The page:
WKU alumnus files for governor’s race

Michael Crimmins, Administration reporter

Western Kentucky University alumnus Alan Keck is the most recent conservative to enter the race for Kentucky’s governor. 

Keck announced his run on Nov. 21, 2022 and signed his paperwork Jan. 5, according to the Kentucky secretary of state’s website.

Keck joins 12 other conservatives, including former United Nations ambassador Kelly Craft and Trump-endorsed Attorney General Daniel Cameron, as they campaign to unseat Democrat Governor Andy Beshear.

Keck said that while he aligns more closely with conservatism, he isn’t quick to put a label on his political views.

“I don’t know that I fit a label,” Keck said. “I don’t necessarily believe in Republican ideas or Democrat ideas. I’m a believer in good ideas and bad ideas. Obviously I line up a lot more with conservatives, but I want policy that improves people’s lives. My governmental philosophy is to be great at whatever’s necessary and what’s not necessary get out of the way. I’m not a cookie cutter Republican. I’m an outside-the-box thinker, someone who gets things done, and I don’t think a label really fits that.”

Faith and family are the two defining features of how he would characterize himself, Keck said, and it is one reason he decided to run for governor.

“My faith drives me,” Keck said. “I was saved at 12 years old. You know, I think we all are called for a specific purpose and I felt like mine was public service.”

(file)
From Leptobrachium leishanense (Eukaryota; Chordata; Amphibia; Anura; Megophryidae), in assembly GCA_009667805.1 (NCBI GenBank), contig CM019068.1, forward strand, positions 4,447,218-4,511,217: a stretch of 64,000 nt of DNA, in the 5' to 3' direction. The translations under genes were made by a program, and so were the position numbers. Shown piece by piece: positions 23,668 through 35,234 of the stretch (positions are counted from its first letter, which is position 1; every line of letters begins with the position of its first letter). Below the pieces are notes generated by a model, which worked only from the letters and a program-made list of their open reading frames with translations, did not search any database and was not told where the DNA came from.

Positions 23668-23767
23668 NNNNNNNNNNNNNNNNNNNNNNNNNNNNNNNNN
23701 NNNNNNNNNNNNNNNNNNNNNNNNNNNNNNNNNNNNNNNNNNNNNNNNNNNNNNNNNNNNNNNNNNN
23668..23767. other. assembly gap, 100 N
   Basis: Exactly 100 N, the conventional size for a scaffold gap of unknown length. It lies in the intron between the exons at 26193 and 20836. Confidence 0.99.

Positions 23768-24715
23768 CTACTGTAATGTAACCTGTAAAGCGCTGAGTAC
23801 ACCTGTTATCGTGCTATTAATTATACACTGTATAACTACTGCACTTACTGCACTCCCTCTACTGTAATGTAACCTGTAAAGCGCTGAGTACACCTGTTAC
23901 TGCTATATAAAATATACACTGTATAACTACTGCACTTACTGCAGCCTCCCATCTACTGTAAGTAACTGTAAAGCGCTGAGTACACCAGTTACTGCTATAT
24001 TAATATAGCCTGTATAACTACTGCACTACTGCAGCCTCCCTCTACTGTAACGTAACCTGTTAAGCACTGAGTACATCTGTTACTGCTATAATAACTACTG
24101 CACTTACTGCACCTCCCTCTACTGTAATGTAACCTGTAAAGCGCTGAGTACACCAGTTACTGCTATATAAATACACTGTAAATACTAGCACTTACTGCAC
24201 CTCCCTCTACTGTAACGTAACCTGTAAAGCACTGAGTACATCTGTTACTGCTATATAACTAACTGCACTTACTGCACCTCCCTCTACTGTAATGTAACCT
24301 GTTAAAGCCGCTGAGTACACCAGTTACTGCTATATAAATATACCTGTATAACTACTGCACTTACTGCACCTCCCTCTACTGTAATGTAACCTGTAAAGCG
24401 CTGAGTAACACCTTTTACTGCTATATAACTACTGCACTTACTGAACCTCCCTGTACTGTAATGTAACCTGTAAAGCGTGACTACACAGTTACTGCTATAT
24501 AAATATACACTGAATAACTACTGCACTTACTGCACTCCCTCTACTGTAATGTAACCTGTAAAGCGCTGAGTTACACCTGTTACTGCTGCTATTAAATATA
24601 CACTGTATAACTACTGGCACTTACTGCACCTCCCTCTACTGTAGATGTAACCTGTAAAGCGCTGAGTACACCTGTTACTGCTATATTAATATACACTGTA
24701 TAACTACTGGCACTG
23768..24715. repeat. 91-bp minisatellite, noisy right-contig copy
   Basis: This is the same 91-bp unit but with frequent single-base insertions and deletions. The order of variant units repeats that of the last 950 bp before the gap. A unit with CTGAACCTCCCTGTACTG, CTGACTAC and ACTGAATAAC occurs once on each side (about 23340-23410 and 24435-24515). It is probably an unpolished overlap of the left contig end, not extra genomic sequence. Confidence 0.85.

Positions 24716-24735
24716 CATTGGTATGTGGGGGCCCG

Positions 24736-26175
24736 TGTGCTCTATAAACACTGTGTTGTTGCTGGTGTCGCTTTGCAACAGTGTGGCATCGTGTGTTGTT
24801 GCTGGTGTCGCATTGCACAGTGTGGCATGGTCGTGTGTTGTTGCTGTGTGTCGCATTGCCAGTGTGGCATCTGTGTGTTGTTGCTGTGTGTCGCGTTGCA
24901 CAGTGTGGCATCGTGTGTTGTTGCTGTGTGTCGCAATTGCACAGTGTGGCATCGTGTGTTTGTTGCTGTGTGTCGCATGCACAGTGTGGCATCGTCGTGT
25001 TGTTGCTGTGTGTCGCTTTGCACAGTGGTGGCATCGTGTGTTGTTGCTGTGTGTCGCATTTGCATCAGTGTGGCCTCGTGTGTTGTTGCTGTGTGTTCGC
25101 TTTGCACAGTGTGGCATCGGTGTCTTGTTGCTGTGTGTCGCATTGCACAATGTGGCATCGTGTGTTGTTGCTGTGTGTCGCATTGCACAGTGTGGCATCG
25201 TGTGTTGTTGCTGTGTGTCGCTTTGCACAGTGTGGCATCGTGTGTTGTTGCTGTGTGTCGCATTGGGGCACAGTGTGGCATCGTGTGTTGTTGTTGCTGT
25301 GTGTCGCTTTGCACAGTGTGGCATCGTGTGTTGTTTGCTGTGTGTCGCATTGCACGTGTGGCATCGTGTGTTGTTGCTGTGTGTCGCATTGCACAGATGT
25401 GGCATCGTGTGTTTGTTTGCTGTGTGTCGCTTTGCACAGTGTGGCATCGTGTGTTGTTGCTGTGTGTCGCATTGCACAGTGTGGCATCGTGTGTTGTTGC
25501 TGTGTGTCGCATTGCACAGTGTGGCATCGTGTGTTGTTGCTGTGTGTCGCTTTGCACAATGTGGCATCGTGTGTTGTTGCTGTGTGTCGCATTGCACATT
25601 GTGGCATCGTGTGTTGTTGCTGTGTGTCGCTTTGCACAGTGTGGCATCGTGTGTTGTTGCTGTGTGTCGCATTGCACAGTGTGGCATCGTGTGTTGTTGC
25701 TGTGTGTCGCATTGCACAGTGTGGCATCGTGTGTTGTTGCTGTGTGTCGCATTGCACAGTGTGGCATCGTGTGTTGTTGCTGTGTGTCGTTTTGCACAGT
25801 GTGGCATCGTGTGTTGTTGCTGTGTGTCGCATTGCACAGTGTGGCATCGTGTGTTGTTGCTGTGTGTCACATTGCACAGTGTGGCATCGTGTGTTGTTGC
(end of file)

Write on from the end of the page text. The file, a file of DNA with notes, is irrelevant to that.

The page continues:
His platform includes growing the economy, supporting and improving public safety, supporting strong education and supporting families. 

Keck’s education and family planks of his campaign platform include some traditionally Democratic ideas like strong public schools, but he said he is in favor of school choice as well.

“I support strong public schools, but I also support school choice and homeschooling,” Keck said. “I’m a believer we should elevate all three.”

Keck is a pro-life conservative with “pro family” policies like affordable child care and providing businesses with incentives to encourage paid maternity and paternity leave. He is also in favor of eliminating sales tax on necessities like diapers and baby wipes. 

Keck also supports medical marijuana and legalizing sports betting. 

He ran unsuccessfully for Somerset mayor in 2014, which Keck describes as an educational and humbling experience. He ran again in 2018 and won. 

“The biggest lesson [I learned] was just to be unapologetically authentic,” Keck said. “And we’re doing that in this governor race.”

Keck said one of the things that make him stand out in the race is his background in business. He served as president and CEO of Somerset Recycling before entering public service.

“I’m the only one in this race with executive experience,” Keck said. “Others will try to sell it, but I was a CEO and a mayor of a large city.”

Keck is originally from Somerset, but his father grew up in Bowling Green, so going to WKU was an easy choice.

“I come from a long line of Hilltoppers,” Keck said. “My brother went here, my mom and dad met here, I’ve had uncles and cousins play football and baseball here”

Like his parents, Keck also met his wife, Tiffany, while attending WKU and they raised three daughters together.

Keck played a semester as a wide receiver for the football team until a knee injury forced him to quit. He was also a member of Sigma Chi, a traditionally Christian fraternity.

He also said he is grateful for the lasting friendships he made during his time on the Hill.

“[WKU was] definitely a fond place for me,” Keck said.

Keck graduated from WKU in 2007 with a degree in Interdisciplinary Studies with a focus on business. Afterwards, he attended the University of the Cumberlands, where he earned an MBA.

“I absolutely loved my time here,” Keck said. “We bleed red but Big Red.”

Administration reporter Michael Crimmins can be reached at [email protected].